Billionaire Founder of Coinbase Rejects Sam Bankman-Fried’s Account of Events, Says Funds Were ‘Stolen’

Sam Bankman-Fried. Source: a video screenshot, New York Times / YouTube

Brian Armstrong, the CEO of major crypto exchange Coinbase has said that he believes Sam Bankman-Fried stole customer funds, which ultimately led to FTX's demise early last month. This contrasts sharply with what Bankman-Fried has been arguing in a string of public interviews.

After laying low for a brief period, the former FTX CEO has conducted several interviews to explain what had happened to the exchange and the customer funds – but his explanations have drawn criticism from the crypto community, who see these as poor attempts at damage control.

Commenting on Bankman-Fried's version of events that led to the fall of his exchange, Armstrong didn't mince his words, stating that,

"It's stolen customer money used in his hedge fund, plain and simple."

The implication here is that the money was used to fill a hole in the balance sheet of FTX's sister company, Alameda Research.

As a reminder, after reappearing in public, Bankman-Fried blamed bad accounting and “huge management failures” for the company's failure and for $8 billion being moved from FTX to Alameda. The relationship between these two companies continues to be investigated.

In The New York Times interview, the former CEO stated that he "did not ever try to commit fraud on anyone", that he "didn't knowingly commingle funds", that he "was frankly surprised by how big Alameda’s position was", and that there was "a massive failure of oversight of risk management and of diffusion of responsibility from myself running FTX."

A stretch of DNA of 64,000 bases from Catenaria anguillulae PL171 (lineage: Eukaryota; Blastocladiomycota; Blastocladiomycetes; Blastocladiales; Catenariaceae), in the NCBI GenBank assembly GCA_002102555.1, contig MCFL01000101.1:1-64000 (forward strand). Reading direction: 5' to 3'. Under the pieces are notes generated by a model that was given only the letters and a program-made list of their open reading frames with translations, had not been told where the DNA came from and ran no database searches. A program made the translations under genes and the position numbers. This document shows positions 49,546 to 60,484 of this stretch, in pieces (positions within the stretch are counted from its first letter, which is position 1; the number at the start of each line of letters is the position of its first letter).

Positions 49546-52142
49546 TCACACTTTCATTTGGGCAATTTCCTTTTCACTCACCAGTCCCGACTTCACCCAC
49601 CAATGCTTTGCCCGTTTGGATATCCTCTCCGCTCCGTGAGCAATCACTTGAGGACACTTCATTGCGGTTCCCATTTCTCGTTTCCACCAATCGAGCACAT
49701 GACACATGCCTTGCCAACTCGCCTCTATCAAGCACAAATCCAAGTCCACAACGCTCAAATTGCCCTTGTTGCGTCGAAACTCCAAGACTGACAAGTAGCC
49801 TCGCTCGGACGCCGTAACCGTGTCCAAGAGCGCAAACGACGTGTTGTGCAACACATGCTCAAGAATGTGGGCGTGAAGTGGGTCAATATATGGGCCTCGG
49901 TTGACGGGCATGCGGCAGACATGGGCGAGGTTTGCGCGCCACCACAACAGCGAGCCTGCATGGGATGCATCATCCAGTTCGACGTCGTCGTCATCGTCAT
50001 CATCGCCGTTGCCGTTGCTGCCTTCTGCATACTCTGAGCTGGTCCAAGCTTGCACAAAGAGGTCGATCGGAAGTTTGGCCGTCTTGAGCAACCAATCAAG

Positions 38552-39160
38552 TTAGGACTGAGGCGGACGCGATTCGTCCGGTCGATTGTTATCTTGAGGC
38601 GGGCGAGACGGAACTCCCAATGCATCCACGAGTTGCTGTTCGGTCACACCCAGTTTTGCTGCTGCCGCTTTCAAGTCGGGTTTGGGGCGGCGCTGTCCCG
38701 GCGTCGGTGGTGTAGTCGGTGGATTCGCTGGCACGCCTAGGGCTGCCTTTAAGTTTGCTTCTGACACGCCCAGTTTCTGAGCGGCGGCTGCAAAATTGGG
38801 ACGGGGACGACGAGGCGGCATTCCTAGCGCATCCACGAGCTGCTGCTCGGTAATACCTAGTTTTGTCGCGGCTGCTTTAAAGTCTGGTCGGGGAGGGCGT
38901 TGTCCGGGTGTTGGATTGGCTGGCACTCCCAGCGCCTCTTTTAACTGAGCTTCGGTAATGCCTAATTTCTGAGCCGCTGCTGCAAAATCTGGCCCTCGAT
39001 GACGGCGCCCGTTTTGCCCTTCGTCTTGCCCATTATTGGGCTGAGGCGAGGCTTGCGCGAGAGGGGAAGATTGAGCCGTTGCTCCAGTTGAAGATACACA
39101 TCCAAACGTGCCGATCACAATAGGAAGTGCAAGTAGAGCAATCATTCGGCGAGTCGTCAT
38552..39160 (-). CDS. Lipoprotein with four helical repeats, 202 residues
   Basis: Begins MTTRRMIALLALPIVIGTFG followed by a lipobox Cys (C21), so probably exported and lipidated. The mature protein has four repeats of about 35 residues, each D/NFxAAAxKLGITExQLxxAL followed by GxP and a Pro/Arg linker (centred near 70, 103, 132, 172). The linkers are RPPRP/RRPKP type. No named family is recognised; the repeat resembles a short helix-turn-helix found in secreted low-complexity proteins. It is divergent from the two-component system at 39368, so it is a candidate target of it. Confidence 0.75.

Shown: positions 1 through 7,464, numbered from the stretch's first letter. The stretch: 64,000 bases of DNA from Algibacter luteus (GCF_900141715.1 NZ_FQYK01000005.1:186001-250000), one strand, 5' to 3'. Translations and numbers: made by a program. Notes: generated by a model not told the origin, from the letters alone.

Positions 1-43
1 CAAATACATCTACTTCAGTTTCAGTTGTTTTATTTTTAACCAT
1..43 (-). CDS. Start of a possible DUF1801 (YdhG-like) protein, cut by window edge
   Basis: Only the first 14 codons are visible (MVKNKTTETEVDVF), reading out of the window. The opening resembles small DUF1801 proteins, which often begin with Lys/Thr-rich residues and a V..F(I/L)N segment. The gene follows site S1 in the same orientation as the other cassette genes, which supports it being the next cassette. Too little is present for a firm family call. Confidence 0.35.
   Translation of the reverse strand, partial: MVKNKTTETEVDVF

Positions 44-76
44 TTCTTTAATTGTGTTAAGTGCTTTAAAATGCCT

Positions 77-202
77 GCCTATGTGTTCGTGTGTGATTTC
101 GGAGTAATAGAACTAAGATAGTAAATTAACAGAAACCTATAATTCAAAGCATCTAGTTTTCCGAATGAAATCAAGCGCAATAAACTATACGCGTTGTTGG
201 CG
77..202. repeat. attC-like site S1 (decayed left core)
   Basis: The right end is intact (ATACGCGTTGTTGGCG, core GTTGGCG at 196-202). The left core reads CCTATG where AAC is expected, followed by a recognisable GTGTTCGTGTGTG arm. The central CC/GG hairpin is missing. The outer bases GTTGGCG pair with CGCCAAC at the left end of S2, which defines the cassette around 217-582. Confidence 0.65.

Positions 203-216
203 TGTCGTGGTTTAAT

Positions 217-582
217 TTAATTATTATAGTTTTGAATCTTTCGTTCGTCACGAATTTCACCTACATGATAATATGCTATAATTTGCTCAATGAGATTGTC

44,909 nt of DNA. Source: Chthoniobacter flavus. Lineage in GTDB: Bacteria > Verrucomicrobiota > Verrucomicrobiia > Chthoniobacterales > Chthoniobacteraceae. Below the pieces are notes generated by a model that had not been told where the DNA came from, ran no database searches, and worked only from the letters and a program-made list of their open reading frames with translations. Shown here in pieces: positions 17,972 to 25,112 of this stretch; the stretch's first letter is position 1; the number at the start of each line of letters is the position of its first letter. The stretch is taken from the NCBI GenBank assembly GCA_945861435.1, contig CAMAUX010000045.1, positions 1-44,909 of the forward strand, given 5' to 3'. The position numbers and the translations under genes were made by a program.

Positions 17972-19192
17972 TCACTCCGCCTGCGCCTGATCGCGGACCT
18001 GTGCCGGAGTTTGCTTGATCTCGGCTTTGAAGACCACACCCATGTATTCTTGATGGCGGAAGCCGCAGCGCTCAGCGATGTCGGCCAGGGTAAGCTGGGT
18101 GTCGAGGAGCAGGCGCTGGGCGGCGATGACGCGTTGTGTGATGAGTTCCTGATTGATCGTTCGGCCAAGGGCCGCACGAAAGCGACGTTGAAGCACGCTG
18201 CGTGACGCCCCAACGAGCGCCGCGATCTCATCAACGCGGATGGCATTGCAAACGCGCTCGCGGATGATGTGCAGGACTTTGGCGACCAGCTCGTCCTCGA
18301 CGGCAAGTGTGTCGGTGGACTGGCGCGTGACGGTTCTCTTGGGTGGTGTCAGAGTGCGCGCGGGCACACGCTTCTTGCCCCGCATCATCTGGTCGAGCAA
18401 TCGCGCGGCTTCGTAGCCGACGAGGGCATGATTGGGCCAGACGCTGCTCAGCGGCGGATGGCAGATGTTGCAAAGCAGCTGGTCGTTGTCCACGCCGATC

Fortune reported on Sunday that Armstrong opined that it’s “baffling to me why [Bankman-Fried is] not in custody already.”

Meanwhile, some commenters called out Bankman-Fried for previously tweeting about other companies' finances – notably, in this case, Coinabse's earnings – instead of focusing on his own company's accounting. 

FTX and Alameda are currently in bankruptcy proceedings, having filed the documents on November 11.

In late November, James Bromley, counsel to FTX’s new management, said during a bankruptcy hearing that a “substantial amount” of FTX’s assets are either missing or have been stolen.

Per Bromley, the former leadership exhibited an utter lack of professionalism in managing billions of dollars in users’ cryptoassets. “What we have here is a worldwide, international organization, but which was run as a personal fiefdom of Sam Bankman-Fried,” he claimed.

Soon after FTX filed for bankruptcy, the exchange took out a full-page ad in the Wall Street Journal, saying: “Trust Us.”

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Learn more: 
- Coinbase CEO Reveals Company Holds Over $39 Billion Worth of BTC In Response to Now-Deleted Binance CEO Tweet
- Earnings Report: Coinbase Loses $545 Million in Third Quarter – Stock Plummets

- Sam Bankman-Fried Loses $17 Billion Fortune, Now Down to Just $100,000 in the Bank
- Sam Bankman-Fried Interviewed Live About the Collapse of FTX